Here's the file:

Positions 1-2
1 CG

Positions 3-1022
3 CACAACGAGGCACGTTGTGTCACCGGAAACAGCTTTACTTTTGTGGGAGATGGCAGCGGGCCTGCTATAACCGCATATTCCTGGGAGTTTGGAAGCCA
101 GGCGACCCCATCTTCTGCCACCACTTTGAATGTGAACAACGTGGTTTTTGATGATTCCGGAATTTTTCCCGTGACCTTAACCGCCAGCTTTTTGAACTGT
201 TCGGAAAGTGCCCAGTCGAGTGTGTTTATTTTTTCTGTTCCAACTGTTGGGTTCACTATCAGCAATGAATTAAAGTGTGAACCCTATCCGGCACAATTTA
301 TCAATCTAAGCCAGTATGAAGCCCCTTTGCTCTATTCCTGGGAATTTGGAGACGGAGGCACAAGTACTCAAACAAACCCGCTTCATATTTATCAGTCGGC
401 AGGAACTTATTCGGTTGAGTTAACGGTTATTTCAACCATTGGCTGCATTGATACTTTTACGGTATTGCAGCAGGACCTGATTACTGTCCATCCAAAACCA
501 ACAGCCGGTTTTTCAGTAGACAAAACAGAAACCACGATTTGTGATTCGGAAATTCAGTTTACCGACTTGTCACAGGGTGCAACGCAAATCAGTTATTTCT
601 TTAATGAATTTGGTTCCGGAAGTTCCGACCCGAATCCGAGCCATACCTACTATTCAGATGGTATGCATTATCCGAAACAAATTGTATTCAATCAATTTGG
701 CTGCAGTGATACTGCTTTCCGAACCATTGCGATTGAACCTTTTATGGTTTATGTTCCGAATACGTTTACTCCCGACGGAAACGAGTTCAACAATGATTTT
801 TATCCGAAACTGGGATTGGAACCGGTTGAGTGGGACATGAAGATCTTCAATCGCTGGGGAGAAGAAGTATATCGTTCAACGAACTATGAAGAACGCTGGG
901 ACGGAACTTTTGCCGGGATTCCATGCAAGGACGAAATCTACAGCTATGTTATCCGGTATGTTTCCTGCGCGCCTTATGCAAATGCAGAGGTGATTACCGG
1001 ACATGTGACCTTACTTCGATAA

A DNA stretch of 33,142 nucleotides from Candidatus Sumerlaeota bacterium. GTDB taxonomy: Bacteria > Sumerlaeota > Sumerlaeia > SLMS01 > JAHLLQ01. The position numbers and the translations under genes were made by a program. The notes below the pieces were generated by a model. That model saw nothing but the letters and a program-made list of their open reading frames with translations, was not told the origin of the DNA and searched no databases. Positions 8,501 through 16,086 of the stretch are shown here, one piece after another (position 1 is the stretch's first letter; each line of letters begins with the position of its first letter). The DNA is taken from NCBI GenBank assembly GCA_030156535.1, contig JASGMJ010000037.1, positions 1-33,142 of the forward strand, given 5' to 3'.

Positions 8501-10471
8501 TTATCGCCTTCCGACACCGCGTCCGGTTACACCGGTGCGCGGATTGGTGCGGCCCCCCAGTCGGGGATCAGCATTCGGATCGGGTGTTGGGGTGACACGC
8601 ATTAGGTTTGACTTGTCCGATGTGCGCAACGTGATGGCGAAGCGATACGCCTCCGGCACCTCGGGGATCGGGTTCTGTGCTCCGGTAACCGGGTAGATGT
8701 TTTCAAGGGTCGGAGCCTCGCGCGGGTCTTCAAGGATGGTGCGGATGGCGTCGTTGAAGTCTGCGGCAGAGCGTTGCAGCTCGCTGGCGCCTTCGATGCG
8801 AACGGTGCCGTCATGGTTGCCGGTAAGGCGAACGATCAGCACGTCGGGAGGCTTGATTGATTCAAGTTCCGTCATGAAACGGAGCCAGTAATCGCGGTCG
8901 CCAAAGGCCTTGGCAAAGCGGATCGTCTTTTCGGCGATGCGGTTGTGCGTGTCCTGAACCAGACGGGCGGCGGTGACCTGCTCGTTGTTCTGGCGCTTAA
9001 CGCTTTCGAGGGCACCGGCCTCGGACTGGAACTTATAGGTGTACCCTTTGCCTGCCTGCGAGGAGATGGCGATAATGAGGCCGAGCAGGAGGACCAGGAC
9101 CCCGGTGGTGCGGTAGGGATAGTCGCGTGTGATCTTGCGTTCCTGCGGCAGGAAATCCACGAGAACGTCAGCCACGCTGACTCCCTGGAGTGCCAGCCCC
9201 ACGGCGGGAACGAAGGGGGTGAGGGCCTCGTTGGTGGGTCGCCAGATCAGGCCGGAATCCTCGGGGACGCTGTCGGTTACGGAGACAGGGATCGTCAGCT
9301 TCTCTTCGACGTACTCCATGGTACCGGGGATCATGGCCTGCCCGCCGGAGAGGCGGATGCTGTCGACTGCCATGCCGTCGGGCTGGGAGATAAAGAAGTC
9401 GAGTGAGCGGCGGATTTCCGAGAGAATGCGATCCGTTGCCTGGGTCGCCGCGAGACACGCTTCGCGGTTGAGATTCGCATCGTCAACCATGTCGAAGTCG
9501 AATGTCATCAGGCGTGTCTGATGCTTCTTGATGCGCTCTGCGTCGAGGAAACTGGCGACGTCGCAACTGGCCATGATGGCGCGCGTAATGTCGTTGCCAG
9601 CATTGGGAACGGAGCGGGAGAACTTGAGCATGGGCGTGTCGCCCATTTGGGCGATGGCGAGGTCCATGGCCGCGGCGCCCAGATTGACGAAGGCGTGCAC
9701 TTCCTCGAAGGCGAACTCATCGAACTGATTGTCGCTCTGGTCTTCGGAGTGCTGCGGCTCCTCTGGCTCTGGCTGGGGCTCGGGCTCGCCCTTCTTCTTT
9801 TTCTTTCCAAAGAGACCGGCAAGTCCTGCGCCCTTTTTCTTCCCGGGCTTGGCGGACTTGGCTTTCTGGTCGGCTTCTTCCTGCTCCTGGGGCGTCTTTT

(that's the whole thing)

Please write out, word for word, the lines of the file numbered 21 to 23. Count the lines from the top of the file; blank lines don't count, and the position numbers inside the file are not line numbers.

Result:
8901 CCAAAGGCCTTGGCAAAGCGGATCGTCTTTTCGGCGATGCGGTTGTGCGTGTCCTGAACCAGACGGGCGGCGGTGACCTGCTCGTTGTTCTGGCGCTTAA
9001 CGCTTTCGAGGGCACCGGCCTCGGACTGGAACTTATAGGTGTACCCTTTGCCTGCCTGCGAGGAGATGGCGATAATGAGGCCGAGCAGGAGGACCAGGAC
9101 CCCGGTGGTGCGGTAGGGATAGTCGCGTGTGATCTTGCGTTCCTGCGGCAGGAAATCCACGAGAACGTCAGCCACGCTGACTCCCTGGAGTGCCAGCCCC